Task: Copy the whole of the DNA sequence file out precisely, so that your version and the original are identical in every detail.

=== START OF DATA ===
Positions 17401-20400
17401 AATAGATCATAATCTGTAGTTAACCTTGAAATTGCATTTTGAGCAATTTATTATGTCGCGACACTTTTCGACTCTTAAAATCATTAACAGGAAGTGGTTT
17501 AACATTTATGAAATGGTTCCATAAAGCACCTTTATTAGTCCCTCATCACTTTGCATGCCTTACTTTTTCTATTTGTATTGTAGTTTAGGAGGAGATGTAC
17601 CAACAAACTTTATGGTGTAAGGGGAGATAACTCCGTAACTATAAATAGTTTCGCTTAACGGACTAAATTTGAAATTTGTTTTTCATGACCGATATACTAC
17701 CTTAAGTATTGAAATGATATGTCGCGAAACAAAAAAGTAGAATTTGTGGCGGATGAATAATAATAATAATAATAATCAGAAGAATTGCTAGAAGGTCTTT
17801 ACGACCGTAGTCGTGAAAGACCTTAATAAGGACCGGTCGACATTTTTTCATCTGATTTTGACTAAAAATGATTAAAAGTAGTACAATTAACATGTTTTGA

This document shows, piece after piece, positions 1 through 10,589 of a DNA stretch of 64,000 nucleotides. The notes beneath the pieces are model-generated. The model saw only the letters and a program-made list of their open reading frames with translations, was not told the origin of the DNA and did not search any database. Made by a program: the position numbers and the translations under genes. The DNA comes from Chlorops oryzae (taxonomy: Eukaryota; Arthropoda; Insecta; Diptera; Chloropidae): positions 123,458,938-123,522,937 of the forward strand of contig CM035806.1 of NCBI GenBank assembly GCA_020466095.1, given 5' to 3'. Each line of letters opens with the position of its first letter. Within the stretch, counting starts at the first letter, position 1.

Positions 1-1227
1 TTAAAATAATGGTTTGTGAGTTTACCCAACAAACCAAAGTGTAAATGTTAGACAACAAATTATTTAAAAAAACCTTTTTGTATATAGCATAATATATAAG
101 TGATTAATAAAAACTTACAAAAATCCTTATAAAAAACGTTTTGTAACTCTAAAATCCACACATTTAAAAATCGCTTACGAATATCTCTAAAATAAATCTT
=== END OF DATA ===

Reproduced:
Positions 17401-20400
17401 AATAGATCATAATCTGTAGTTAACCTTGAAATTGCATTTTGAGCAATTTATTATGTCGCGACACTTTTCGACTCTTAAAATCATTAACAGGAAGTGGTTT
17501 AACATTTATGAAATGGTTCCATAAAGCACCTTTATTAGTCCCTCATCACTTTGCATGCCTTACTTTTTCTATTTGTATTGTAGTTTAGGAGGAGATGTAC
17601 CAACAAACTTTATGGTGTAAGGGGAGATAACTCCGTAACTATAAATAGTTTCGCTTAACGGACTAAATTTGAAATTTGTTTTTCATGACCGATATACTAC
17701 CTTAAGTATTGAAATGATATGTCGCGAAACAAAAAAGTAGAATTTGTGGCGGATGAATAATAATAATAATAATAATCAGAAGAATTGCTAGAAGGTCTTT
17801 ACGACCGTAGTCGTGAAAGACCTTAATAAGGACCGGTCGACATTTTTTCATCTGATTTTGACTAAAAATGATTAAAAGTAGTACAATTAACATGTTTTGA

This document shows, piece after piece, positions 1 through 10,589 of a DNA stretch of 64,000 nucleotides. The notes beneath the pieces are model-generated. The model saw only the letters and a program-made list of their open reading frames with translations, was not told the origin of the DNA and did not search any database. Made by a program: the position numbers and the translations under genes. The DNA comes from Chlorops oryzae (taxonomy: Eukaryota; Arthropoda; Insecta; Diptera; Chloropidae): positions 123,458,938-123,522,937 of the forward strand of contig CM035806.1 of NCBI GenBank assembly GCA_020466095.1, given 5' to 3'. Each line of letters opens with the position of its first letter. Within the stretch, counting starts at the first letter, position 1.

Positions 1-1227
1 TTAAAATAATGGTTTGTGAGTTTACCCAACAAACCAAAGTGTAAATGTTAGACAACAAATTATTTAAAAAAACCTTTTTGTATATAGCATAATATATAAG
101 TGATTAATAAAAACTTACAAAAATCCTTATAAAAAACGTTTTGTAACTCTAAAATCCACACATTTAAAAATCGCTTACGAATATCTCTAAAATAAATCTT